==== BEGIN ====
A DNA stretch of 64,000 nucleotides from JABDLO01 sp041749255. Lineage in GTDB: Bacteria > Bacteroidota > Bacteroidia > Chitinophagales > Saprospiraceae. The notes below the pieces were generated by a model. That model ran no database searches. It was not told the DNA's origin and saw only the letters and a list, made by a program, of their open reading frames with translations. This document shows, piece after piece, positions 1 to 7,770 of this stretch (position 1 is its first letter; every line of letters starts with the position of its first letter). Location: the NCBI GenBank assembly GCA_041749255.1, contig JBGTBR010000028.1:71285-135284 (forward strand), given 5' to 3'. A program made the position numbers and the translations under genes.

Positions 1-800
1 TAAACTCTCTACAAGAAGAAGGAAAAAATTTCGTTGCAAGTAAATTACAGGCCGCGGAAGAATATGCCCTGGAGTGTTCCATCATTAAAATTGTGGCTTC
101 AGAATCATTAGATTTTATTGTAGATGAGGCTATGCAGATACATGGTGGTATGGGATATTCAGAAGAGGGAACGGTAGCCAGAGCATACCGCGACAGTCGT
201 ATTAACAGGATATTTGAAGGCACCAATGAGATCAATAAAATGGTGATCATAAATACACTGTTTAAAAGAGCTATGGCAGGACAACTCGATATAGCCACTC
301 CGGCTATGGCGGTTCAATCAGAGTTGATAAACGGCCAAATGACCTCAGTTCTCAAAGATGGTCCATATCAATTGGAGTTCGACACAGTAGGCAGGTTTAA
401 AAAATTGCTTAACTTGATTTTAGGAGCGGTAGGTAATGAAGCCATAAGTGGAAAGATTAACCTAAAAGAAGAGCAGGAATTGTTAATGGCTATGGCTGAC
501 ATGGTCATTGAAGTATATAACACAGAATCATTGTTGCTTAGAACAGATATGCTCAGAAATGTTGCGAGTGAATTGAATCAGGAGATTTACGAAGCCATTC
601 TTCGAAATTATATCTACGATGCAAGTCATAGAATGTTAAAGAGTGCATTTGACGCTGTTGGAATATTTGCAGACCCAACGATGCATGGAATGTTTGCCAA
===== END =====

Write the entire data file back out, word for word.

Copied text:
A DNA stretch of 64,000 nucleotides from JABDLO01 sp041749255. Lineage in GTDB: Bacteria > Bacteroidota > Bacteroidia > Chitinophagales > Saprospiraceae. The notes below the pieces were generated by a model. That model ran no database searches. It was not told the DNA's origin and saw only the letters and a list, made by a program, of their open reading frames with translations. This document shows, piece after piece, positions 1 to 7,770 of this stretch (position 1 is its first letter; every line of letters starts with the position of its first letter). Location: the NCBI GenBank assembly GCA_041749255.1, contig JBGTBR010000028.1:71285-135284 (forward strand), given 5' to 3'. A program made the position numbers and the translations under genes.

Positions 1-800
1 TAAACTCTCTACAAGAAGAAGGAAAAAATTTCGTTGCAAGTAAATTACAGGCCGCGGAAGAATATGCCCTGGAGTGTTCCATCATTAAAATTGTGGCTTC
101 AGAATCATTAGATTTTATTGTAGATGAGGCTATGCAGATACATGGTGGTATGGGATATTCAGAAGAGGGAACGGTAGCCAGAGCATACCGCGACAGTCGT
201 ATTAACAGGATATTTGAAGGCACCAATGAGATCAATAAAATGGTGATCATAAATACACTGTTTAAAAGAGCTATGGCAGGACAACTCGATATAGCCACTC
301 CGGCTATGGCGGTTCAATCAGAGTTGATAAACGGCCAAATGACCTCAGTTCTCAAAGATGGTCCATATCAATTGGAGTTCGACACAGTAGGCAGGTTTAA
401 AAAATTGCTTAACTTGATTTTAGGAGCGGTAGGTAATGAAGCCATAAGTGGAAAGATTAACCTAAAAGAAGAGCAGGAATTGTTAATGGCTATGGCTGAC
501 ATGGTCATTGAAGTATATAACACAGAATCATTGTTGCTTAGAACAGATATGCTCAGAAATGTTGCGAGTGAATTGAATCAGGAGATTTACGAAGCCATTC
601 TTCGAAATTATATCTACGATGCAAGTCATAGAATGTTAAAGAGTGCATTTGACGCTGTTGGAATATTTGCAGACCCAACGATGCATGGAATGTTTGCCAA